Abstract The reception of Plautus plays an important role in the development of Lessing’s theory and practice of comic writing. However, research on this has been done so far mainly from the vantage point of Plautus’ Nachleben while its effects on Lessing’s own work and ideas have been underresearched. In this article, I will take into consideration Lessing’s rather neglected early play Der Schatz, which is based on the Plautine Trinummus, I will place it against the background of Lessing’s early production, and subject it to a close reading, compared with its antique hypotext. The analysis will demonstrate that the modifications in dramatic structure and the characters of the play only in part depend on changed dramatic conventions, while they mainly respond to the need that the dramatic action be adapted to the ethical norms which inform social relationships and behaviors in Enlightenment Europe. Thus, since the very beginnings of his dramatic production, Lessing engages in comedy-writing and at the same time reflects on the essence of comedy, on the one hand, seeking in the Roman author the universal psychological mechanisms that produce laughter and humoristic effects, and on the other hand, trying to outline a modern idea of comedy, built on the sensitivity and the moral conceptions of his own time.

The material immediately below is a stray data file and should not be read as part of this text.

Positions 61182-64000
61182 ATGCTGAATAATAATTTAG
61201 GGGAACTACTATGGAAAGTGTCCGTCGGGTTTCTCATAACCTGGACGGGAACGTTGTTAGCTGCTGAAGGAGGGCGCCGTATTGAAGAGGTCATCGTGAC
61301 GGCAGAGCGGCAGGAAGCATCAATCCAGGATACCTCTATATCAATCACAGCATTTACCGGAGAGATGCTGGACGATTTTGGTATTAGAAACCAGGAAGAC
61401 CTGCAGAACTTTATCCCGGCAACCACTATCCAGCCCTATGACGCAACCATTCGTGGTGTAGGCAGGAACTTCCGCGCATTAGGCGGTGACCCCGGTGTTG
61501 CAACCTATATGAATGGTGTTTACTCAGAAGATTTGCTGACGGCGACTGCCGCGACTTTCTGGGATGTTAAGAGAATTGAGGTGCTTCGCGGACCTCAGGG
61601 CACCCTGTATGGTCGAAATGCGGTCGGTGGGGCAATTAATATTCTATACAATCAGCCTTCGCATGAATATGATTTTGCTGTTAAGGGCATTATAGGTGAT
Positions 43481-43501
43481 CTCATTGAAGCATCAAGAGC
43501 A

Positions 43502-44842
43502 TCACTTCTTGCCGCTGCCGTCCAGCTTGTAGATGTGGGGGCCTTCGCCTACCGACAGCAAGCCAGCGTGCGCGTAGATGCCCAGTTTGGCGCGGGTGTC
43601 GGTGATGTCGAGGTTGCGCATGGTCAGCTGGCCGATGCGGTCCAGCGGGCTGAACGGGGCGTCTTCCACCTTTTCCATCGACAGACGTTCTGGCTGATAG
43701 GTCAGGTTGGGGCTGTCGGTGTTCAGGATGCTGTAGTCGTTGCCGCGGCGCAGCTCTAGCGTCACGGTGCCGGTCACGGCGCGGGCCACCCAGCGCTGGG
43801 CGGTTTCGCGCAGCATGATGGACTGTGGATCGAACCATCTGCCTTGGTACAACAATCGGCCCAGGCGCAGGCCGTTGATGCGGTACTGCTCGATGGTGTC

|Digital Object Identifier (DOI):||http://dx.doi.org/10.3368/m.111.2.177|
|Codice identificativo ISI:||WOS:000472584100001|
|Titolo:||Ancient Comedy Reloaded: Aesthetics and Moral Reflection in Lessing’s Rewriting of Plautus|
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